Social News
As something happens, you can often see trending topics on twitter as people tweet about it, 15 to 30 minutes before major news sites report the breaking news.

Social Browsing
You can share links to blog posts and stories that your friends and followers might find interesting. Twitter works best, not when you say “I had toast for breakfast”, but when you say “did you read
this great article?”.

Social Networking
Meet new people online who are in the same industry as you, or share the same hobbies and  interests. If you play guitar, follow other guitar fanatics and they will hopefully post links to interesting guitar websites, guitar tutorials, videos etc.

Complimenting Old Media

Twitter is a new form of media that compliments old media. TV didn’t kill radio and radio didn’t kill off the newspaper. Its unlikely that Twitter will harm old media in any way, in fact I imagine it will enhance the old media experience. There are signs that this is already happening.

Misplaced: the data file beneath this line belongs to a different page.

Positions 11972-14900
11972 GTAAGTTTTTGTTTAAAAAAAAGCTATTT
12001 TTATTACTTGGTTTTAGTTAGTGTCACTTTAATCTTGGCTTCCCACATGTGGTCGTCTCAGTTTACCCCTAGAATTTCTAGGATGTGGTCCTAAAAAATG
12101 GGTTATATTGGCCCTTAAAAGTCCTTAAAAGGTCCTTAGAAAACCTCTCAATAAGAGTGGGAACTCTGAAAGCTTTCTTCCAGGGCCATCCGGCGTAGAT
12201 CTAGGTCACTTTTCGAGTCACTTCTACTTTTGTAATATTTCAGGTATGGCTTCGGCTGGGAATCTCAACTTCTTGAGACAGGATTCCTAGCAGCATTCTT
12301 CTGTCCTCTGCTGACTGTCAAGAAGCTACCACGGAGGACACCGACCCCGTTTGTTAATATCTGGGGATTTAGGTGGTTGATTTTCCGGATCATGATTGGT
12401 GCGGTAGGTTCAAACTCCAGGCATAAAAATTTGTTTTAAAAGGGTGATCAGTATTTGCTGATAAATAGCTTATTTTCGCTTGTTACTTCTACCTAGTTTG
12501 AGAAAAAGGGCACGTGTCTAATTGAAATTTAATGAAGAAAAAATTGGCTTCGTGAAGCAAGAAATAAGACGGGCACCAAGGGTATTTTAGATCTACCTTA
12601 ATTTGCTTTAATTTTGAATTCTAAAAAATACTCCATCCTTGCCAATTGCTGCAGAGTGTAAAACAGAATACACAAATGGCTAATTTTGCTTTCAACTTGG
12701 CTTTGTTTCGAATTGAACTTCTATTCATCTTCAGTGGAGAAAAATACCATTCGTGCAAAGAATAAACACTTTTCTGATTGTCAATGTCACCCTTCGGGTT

When watching a sporting event on TV (eg, the recent Bathurst 1000 motor race), doing a search at the time, on Twitter for Bathurst reveals instant feedback from fans of the race. People sharing their thoughts with everyone about the day’s events as they unfold.

The same thing happened when radio station Triple J aired the hottest 100 songs for the year. People tweeted their thoughts on whether they agreed or disagreed with the song selection. New media giving instant feedback to old media.

It can also be useful at live events. Go to a conference and people will be tweeting feedback about the speaker, about the points the speaker is making, and tweeting links to websites containing useful information relating to particular point in the topic of the speech. There are even journalists tweeting Question Time live from Federal Parliament.

Twitter for business

When used in the right way, Twitter can be a great tool for business. It allows you to engage with your potential customers, and gain feedback from existing customers.

If you are selling a product or service, twitter can be used as a great way to promote a product offer, or marketing message. While its not the revenue channel, it can be a good  lead generator.

Build a sense of community around your business/product/service. If you have a great reputation with your customers, they will often retweet (the act or resending your tweet to all of their followers) your message, acting as a respected testimonial.